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A-Rod Gets Slappy

October 19, 2004

Lou Gehrig


Until he wins a World Series, this image will unfortunately remain A-Rod's most famous one in the Yankees uniform.

Alex Rodriguez may have won two MVPs in his four seasons as a Yankee. He was also the youngest player to reach 500 homers. But, unfortunately for him, the most memorable play A-Rod has had so far in pinstripes was one infamous one against the Boston Red Sox.

Rodriguez, of course, was supposed to be a Red Sox in 2004. Most of the hot stove talk that previous winter surrounded the rumors of Boston trading Rodriguez to the Texas Rangers for Manny Ramirez. One Red Sox blogger even joked that when he heard Paul Bremer, the U.S. administrator in Iraq, announce “We got him” about capturing Saddam Hussein, he thought Bremer was referring to picking up A-Rod.

But thanks to the players’ union refusing to approve Rodriguez cutting salary in the deal, A-Rod becoming a Red Sox would remain one of those what-if moments in baseball history, like how the course of history for the Yankees and Red Sox would have changed if the rumored 1947 trade of Joe DiMaggio for Ted Williams had ever happened.

When Yankee third baseman, and ALCS hero, Aaron Boone injured his knee playing pickup basketball in January 2004, Yankee GM Brian Cashman wondered if Rodriguez, the greatest shortstop of his generation, would be interested in switching positions to play for the Bombers. So Cashman approached A-Rod at MLB’s awards dinner that year to feel him out.  And by Valentine’s Day, the Yankees and Rangers had agreed in principle to trade Alfonso Soriano for Rodriguez.

Rodriguez may not have had an A-Rod-like season in his first year as a Yankee, but he put up respectable numbers, hitting .286, with 36 homers and 106 RBI. The only controversial note in the regular season was his fight with Jason Varitek, after pitcher Bronson Arroyo plunked A-Rod. Red Sox fans credited that with turning their season around, even though Boston played .500 ball for the first two weeks after the July 24 brawl.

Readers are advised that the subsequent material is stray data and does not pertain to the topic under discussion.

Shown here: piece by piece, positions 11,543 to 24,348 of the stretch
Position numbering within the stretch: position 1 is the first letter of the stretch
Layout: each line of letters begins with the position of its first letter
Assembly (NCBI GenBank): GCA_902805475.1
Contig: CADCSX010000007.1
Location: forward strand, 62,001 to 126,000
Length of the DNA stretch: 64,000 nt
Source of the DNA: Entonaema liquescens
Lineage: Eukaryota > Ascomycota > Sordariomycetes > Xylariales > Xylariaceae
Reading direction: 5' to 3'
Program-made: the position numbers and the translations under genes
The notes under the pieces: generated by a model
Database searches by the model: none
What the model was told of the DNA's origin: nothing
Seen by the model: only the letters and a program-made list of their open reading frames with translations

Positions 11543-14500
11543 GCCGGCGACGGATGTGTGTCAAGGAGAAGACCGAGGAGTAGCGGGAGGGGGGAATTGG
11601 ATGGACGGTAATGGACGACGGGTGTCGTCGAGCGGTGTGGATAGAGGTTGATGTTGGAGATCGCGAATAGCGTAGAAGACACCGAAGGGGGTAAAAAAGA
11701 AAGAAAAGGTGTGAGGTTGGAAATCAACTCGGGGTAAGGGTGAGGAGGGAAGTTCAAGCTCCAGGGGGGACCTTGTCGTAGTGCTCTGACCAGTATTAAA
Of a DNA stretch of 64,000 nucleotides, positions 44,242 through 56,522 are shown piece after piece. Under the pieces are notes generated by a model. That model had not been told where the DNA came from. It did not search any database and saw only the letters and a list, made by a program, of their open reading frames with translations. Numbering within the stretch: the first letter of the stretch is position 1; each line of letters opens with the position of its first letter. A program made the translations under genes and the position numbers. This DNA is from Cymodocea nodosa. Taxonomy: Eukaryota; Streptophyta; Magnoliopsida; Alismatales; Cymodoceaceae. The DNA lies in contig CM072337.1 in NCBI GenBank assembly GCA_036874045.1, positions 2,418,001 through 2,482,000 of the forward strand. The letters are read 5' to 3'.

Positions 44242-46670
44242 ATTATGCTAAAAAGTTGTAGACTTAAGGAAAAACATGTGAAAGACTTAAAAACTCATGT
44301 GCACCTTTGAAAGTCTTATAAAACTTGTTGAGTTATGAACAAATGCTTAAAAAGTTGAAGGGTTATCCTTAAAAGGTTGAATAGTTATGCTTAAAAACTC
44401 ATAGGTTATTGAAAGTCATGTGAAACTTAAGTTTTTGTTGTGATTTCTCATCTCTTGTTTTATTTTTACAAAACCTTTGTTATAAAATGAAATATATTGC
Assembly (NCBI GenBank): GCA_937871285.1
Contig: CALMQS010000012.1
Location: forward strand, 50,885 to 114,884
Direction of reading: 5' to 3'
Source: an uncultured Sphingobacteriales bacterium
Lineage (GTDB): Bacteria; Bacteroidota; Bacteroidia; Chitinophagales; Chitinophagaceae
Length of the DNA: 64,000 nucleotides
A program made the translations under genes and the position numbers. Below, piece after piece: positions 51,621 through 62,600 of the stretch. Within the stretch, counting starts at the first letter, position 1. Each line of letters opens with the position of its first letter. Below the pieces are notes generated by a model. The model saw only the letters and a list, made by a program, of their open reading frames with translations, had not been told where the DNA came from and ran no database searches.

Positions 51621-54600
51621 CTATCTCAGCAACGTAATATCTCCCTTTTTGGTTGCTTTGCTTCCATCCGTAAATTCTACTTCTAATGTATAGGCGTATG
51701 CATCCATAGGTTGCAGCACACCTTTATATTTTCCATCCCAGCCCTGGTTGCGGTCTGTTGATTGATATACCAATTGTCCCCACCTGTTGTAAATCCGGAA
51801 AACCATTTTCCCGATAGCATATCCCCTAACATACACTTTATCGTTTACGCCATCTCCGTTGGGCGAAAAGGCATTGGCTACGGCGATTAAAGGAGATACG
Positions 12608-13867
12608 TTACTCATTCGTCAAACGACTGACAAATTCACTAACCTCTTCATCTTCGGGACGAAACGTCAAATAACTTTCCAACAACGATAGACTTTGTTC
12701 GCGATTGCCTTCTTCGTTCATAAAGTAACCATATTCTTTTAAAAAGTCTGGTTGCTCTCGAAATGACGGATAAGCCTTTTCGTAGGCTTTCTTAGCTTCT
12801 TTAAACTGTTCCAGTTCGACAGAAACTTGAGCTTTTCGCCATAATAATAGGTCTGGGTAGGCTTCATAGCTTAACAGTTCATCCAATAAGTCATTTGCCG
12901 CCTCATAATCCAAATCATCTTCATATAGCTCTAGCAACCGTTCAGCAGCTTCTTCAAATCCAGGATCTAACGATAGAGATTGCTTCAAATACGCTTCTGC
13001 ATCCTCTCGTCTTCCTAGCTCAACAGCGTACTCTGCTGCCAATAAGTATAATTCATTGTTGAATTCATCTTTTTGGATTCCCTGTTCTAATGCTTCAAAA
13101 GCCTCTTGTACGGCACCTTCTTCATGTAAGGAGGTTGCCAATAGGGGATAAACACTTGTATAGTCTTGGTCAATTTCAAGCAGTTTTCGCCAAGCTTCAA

But A-Rod was aware that the postseason was what was going to cement his legacy in the Bronx. And he was on his way to October glory. He very nearly single-handedly led the Yankees to victory over the Minnesota Twins in the ALDS, and he was bashing Red Sox pitching with 2 homers and a .368 average over for the first four games of the ALCS. If Mariano Rivera and the Yanks had been able to hold on and win Game 4, Alex’s October reputation would have been a very different one than the one that exists today.

Unfortunately for A-Rod, he, and the rest of the team, stopped hitting. And the Yankee bullpen was unable to hold the lead in Game 5, either. So the Bombers were desperate to get something going in Game 6. Manager Joe Torre refused to let his team bunt against the Red Sox's Curt Schilling, who was suffering an ankle injury. So the pitcher, who sported that famous bloody sock, was able to shut down the Yankee bats for seven innings.

But Schilling gave way to A-Rod’s nemesis Bronson (or, as Alex called him, “Brandon”) Arroyo in the eighth inning, and the Yanks were starting to rally. The score was 4-2, with Derek Jeter on first, when Alex Rodriguez came up to the plate. He hit the ball weakly to first. It should have been an easy out for Arroyo, who fielded the ball, but A-Rod prevented him from tagging him out by trying to slap the ball out of the pitcher’s glove. Jeter scored on the play, and the crowd roared with pleasure.

But then the umpires ruled A-Rod out for interference, and Jeter ended up back at first. The momentum was lost, and the Yankees never threatened in the series again. The crowd at Yankee Stadium was so angry at the call being changed that they threw garbage on the field to protest the decision.

Later that evening, Rodriguez said, "They said I should have ran him over, kind of like a catcher, that I can't go out of my way to knock the ball out of his hand. I was perplexed by the whole situation." A-Rod went on to say, "I don't know what I tried do. I knew he was coming, and I know that the line belongs to me. Looking back, maybe I should have run him over."

If he had run him over, would he have been better off? Probably. And would the slap have been considered a “smart play,” as A-Rod later called it, if it had been done by somebody else? Undoubtedly, much like 2007 Alex’s “Ha Play” against the Blue Jays would be called smart baseball if it had been done by anybody else. But that’s the way it is for the highest-paid player in the game.

Indeed, Red Sox fans had a field day commemorating the moment with doctored images of the slap. The most infamous picture showed Alex wearing a black purse on his arm as he slapped at the ball. And until Rodriguez wins a World Series as a Yankee, that photo will unfortunately be the most enduring image of him in pinstripes.